Peter Rosen has produced more than 100 full-length films and television programs that have been distributed worldwide. Winner of the George Foster Peabody Award and the prestigious Directors Guild of America Award, among others, Rosen has worked directly with such major artists as Leonard Bernstein, Yo-Yo Ma, Beverly Sills, Stephen Sondheim, Martha Graham and Placido Domingo, as well as the celebrated architect I.M. Pei. His notable programs include Carnegie Hall’s 100th Anniversary, biographies of Arturo Toscanini for “Great Performances” and Artur Rubinstein for “American Masters,” and a series with the great pianist Claudio Arrau.
WETA-TV 26 and FM 90.9 are public broadcasting stations serving Virginia, Maryland and the District of Columbia with educational, cultural and public affairs programming and related services. WETA is committed to producing programs that highlight the history and people of the greater Washington area. For more information on WETA and its services, visit www.weta.org.
WETA will air “Great Conversations in Music” as follows:
Sunday, June 19, 2005
Program 1: “The Pianists,”1:30 p.m.
Istomin and his fellow pianists Emanuel Ax, Yefim Bronfman, Leon Fleisher, Gary Graffman and Charles Rosen offer viewers insights into the world of the piano as they discuss performance technique and adventures in recording, make humorous observations about their colleagues and tell inside jokes about great musical icons. This program was filmed in the elegant surroundings of the Members’ Room in the Library of Congress’ Thomas Jefferson Building.
Sunday, June 19, 2005
Program 2: “The Composers,” 2:30 p.m.
Composers Milton Babbitt, Richard Danielpour, Lowell Liebermann, George Perle, Ned Rorem and Ellen Taaffe Zwilich join Istomin at the American Academy of Arts and Letters in New York to discuss and argue about the strong feelings and controversies surrounding modern contemporary music and the challenges that programming their music presents. The composers talk about their lifelong struggles to achieve recognition, but express pride in their collective status as representatives of the avant-garde.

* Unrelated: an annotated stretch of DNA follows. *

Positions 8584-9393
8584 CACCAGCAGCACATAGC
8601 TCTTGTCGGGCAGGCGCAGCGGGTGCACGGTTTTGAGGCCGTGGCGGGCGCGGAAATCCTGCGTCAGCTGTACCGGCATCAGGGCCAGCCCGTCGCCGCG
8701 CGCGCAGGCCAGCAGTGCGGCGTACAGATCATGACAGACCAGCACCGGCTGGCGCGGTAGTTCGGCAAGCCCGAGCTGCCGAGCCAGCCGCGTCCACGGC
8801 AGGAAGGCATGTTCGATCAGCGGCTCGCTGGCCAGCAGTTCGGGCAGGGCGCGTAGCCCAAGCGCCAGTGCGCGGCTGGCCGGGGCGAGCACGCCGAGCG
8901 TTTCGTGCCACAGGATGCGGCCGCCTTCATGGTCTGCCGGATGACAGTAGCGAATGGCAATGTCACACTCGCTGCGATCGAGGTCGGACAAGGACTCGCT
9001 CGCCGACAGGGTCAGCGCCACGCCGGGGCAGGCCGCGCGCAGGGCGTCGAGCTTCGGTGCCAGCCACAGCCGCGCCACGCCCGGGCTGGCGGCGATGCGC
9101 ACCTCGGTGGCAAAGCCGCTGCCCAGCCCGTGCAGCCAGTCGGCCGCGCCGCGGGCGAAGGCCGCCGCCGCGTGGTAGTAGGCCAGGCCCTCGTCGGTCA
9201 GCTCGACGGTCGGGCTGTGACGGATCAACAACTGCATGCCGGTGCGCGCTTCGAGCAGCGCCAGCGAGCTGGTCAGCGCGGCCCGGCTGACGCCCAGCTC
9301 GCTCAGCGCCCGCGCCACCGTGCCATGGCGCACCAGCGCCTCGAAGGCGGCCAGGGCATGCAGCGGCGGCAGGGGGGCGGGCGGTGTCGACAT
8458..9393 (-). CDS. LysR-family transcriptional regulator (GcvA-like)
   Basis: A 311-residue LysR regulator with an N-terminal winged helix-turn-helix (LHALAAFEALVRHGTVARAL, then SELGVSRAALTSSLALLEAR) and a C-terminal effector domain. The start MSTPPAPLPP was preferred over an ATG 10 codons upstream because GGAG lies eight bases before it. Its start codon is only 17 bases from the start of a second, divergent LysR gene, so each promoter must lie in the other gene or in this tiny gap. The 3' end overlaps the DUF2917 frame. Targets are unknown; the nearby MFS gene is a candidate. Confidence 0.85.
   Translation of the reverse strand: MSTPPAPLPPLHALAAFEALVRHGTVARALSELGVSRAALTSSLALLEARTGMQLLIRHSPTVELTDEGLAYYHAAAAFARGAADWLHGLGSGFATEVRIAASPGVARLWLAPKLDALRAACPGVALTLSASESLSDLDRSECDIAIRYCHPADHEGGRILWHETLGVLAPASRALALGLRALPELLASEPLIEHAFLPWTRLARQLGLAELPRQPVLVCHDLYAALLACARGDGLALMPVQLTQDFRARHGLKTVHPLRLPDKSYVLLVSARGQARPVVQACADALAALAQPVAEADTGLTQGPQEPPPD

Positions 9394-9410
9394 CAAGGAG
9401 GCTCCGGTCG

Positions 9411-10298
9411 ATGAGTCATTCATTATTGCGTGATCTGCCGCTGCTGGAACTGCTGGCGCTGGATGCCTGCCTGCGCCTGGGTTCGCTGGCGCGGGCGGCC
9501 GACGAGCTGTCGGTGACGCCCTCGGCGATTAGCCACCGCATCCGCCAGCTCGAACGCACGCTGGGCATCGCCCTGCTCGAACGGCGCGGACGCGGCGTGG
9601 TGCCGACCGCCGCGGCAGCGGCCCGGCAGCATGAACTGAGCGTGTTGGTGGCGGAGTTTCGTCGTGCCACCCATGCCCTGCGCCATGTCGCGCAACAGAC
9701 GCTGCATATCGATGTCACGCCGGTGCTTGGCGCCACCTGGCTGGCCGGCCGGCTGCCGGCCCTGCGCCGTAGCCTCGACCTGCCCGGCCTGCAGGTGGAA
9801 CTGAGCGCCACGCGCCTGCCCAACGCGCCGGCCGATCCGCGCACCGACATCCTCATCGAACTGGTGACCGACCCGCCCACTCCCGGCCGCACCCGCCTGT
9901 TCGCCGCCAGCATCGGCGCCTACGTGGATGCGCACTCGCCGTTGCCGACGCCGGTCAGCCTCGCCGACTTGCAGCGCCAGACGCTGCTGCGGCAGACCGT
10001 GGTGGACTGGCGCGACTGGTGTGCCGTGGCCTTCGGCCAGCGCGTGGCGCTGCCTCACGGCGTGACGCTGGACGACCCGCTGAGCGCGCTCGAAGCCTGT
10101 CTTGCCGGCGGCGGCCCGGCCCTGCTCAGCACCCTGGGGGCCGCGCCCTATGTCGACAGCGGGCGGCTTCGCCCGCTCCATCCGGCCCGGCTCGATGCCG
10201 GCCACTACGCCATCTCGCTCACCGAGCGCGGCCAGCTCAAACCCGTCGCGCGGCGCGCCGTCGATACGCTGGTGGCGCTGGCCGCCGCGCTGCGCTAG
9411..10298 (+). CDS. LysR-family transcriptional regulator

Sunday, June 26, 2005
Program 3: “The Virtuosos,” 1:30 p.m.
The violinists Pamela Frank, Jaime Laredo and Arnold Steinhardt; the cellists Lynn Harrell, Yo-Yo Ma and Sharon Robinson; and the pianists Claude Frank and Joseph Kalichstein join Istomin in the Library of Congress’ Whittall Pavilion for a conversation among intimate friends about chamber music, performance practices, the influences of master teachers and the lessons to be learned from the great virtuosos of the past. They have a candid discussion about being chamber musicians both in performance and away from the stage, and about developing musical intimacies that, in some cases, even engender romantic relationships.
Sunday, June 26, 2005
Program 4: “The Conductors,” 2:30 p.m.
In the final program of the series, the Russian-born Mstislav Rostropovich, Indian-born Zubin Mehta, and James Conlon, a native of New York City, discuss leadership and inspiration on the podium, their views about the influence of European classical music on American music and the influence of American popular music on other cultures. Their thoughts on the many ways in which the music world is changing are expressed in close, one-on-one chats with Istomin that ignore the presence of the camera.
The programs will be available on the Library’s Web site at www.loc.gov at some time in the future.